*This article appeared in London Truth of January 8th. The meat of the matter will be found in the last two paragraphs. Truth,as all known, is what might be termed a “word journal,” and when it advise the people and the government to pay attention to Homoeopathy it means something.
-ED. H. R.
The office of this journal continues to be a focus of illumination from all quarters on the present condition of the art and science of medicine. The light is poured out in communications from doctors, from “quacks”, from patients, and even from those who are whole and need not a physician, but have contracted strong views about physic and those who prescribe or consume it.
Even if space were available, no good purpose would be served by presenting to the public a mass of more or less controversial correspondence, which would only convey the impression of a Babel of confused, contradictory, and in some cases very heated voices. All one can do with any good effect is to keep one aspect of the subject at a time.
From a number of letters, therefore, evoked by the article On “Killing and Curing,” which appeared in Truth of December 18, I will select first a very elaborate statement of the case for Homoeopathy which I have received from Dr. E. Petrie Hoyle, an American homoeopath who is in a position which makes him an accredited exponent of this subject.
Reference was made in my last article to the attitude of orthodox medicine towards Homoeopathy as a particular example of the operation of the boycott of “outside” practitioners as a hindrance to the advance of knowledge in the ranks of the “registered” profession; and, among other things, it was said that “if, as is apparently the case, homoeopathic practice does not cure less or kill more people than allopathic, one is a good as the other from the public point of view, and it seems highly probable that if the allopath studied and assimilated homoeopathic doctrine instead of arrogantly boycotting it his usefulness to his patients would be increased by the possession of that much additional knowledge. On this last point Dr. Hoyle observes:–
“The homoeopath starts out in practice with identically the same amount of theory, knowledge, and even bedside (hospital) practice as any allopath, for in Europe all homoeopaths are such only by reason of their brave acknowledgment that allopathy did not satisfy their conscientious consideration of their patients. So after leaving the ranks of the allopaths their brother homoeopath has to add to his previous knowledge a new knowledge, which the allopath is debarred from acquiring because of the collegiate boycott and because allopathy condemns without a trial. * * * Thus it can be said that we all start fair, so to speak, in the knowledge of how to cure or kill.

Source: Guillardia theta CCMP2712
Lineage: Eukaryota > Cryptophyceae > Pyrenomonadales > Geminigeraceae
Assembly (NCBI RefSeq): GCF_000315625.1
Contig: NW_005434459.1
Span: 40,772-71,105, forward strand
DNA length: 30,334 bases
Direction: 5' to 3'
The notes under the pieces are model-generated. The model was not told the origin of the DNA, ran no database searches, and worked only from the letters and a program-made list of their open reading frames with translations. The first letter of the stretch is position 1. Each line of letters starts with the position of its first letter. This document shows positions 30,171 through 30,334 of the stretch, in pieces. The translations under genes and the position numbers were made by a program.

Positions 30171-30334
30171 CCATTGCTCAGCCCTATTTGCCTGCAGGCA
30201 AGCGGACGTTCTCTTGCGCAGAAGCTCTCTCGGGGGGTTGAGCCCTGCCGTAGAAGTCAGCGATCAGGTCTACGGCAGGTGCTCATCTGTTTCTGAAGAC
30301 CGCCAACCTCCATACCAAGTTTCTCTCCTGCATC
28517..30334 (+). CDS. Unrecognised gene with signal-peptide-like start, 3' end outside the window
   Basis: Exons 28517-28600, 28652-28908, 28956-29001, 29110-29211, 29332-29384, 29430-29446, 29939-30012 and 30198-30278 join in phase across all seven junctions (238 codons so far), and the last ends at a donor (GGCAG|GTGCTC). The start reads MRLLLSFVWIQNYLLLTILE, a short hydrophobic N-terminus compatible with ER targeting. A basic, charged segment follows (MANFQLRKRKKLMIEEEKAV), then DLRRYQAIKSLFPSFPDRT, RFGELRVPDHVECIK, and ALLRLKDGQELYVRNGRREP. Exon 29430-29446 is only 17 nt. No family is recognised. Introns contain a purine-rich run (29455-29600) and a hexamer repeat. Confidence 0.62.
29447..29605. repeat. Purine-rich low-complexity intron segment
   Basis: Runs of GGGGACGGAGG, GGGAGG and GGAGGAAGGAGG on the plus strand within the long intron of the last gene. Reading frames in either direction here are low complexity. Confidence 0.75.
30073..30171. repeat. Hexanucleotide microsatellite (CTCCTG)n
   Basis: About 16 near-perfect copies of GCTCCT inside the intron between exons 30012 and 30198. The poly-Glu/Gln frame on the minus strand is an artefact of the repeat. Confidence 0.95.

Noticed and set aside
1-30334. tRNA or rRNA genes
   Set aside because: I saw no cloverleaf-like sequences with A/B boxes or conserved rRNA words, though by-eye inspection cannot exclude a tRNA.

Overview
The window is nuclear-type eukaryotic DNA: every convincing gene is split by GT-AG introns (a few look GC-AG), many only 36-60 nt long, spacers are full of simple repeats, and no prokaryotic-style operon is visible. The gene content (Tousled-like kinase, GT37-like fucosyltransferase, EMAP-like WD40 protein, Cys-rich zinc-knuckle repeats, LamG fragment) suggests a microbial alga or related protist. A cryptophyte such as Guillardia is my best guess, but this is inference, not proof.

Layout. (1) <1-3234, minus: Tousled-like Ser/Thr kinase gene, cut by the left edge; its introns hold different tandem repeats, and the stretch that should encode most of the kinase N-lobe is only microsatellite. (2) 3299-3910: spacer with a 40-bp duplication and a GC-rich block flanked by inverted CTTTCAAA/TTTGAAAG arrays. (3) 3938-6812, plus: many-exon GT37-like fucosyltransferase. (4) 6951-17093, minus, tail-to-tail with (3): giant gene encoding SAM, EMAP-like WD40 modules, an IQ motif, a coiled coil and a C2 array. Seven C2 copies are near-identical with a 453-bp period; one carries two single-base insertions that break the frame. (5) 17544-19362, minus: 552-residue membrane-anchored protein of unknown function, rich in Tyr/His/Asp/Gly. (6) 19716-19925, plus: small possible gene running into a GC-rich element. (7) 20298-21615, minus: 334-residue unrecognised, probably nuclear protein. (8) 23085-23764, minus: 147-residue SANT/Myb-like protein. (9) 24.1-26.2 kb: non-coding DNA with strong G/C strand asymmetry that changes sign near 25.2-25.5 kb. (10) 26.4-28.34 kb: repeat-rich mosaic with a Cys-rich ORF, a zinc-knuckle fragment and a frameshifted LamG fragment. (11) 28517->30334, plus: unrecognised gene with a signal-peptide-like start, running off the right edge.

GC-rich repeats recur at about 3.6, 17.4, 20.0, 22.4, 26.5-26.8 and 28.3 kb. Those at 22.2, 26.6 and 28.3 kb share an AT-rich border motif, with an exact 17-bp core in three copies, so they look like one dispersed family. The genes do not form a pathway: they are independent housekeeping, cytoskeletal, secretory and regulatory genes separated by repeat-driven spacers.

We homoeopaths use, identically with the allopaths, the same bacteriology, pathology, preventive medicine, hygiene, diagnosis, etc., but our therapeutics and prognosis are anything but the same, and, when viewed by the light of statistics, the difference is all in favor of Homoeopathy and those patients who employ this prognosis.”
Dr. Hoyle follows this up with some American examination figures, which indicate that, in that country at any rate, the medical neophyte trained in a homoeopathic college starts with some educational advantages over the allopath; but this point is of minor interest to the British reader. Of very much more consequence are the statistics which he gives of the comparative results of homoeopathic and allopathic therapeutics in certain specific diseases. These are shown in the following death rates:–
Average world homoeopathic death rate for 32 years.. 3.9
Do. do. allopathic……………………..29.5
(For all details, including actual hospital percentages, see the Medical Century, New York, August, 1912.)
Homoeopathic death rate (without anti-toxin)…… 3.8
Allopathic do. (with anti-toxin)………………16.1
(See the Medical Century, New York, February, 1912.)
The next table covers a variety of diseases, and is given on the authority of the American Institute of Homoeopathy, the percentages being averaged over a period of 100 years:–
Cholera…………………. 49.57 …. 16.83
Yellow Fever…………….. 43.68 …. 5.33
Pneumonia……………….. 31.22 …. 5.34
Measles…………………. 6. 3 …. 3. 7
Hydrocephalus……………. 90. 0 …. 57. 0
Pleurisy………………… 13. 5 …. 2. 5
Typhoid…………………. 33.95 …. 8.58
Diphtheria………………. 50. 3 …. II. 2
Erysipelas………………. 8. 6 …. I. 6
Small-pox……………….. 33. 3 …. 18. 5
Peritonitis……………… 20. 5 …. 4. 5
Scarlet Fever……………. 20. 6 …. 2.17
Croup (membranous)……….. 78. 5 …. 21. 5
Diarrhoea……………….. 21. 0 …. 9. 0
Dysentery……………….. 22. 0 …. 3. 0
Finally, here are some statistics of the result of general hospital treatment in New England under the two systems in 1910. Dr. Hoyle cites the North American Journal of Homoeopathy, 1911. p. 40, Editorial Department, as the authority for them:–
treated. Deaths of deaths.
Mass. Homoeopathic Hospital.. 4,925 ….178 … 3.61
Mass. General Hospital (Allopathic………………….. 6,392 ….450 … 7.04
Worcester City Hospital (Allopathic)……………………. 4,630 ….410 … 8.85
For 1911, says Dr. Hoyle, Massachusetts Homoeopathic Hospital had a death percentage of 3.4.
Nor is it only in dealing with the body that Homoeopathy has the advantage, according to Dr. Hoyles figures; it comes out equally well in ministering to a mind diseased. In ten allopathic hospitals for the insane Dr. Hoyle gives the percentage of cures in all cases admitted (on the authority of the Report of the State Board in Lunacy for the State of New York) as 23.92.
In the Westboro State Homoeopathic Hospital (Mass.) for five years ending March, 1909. the percentage of cures was nearly double this figure–46.31. In Middletown State Homoeopathic Hospital (N. Y. State) during the last five years it was 40.31. in three other homoeopathic hospitals the rate ranges for recent periods from 32 to 45.53 per cent.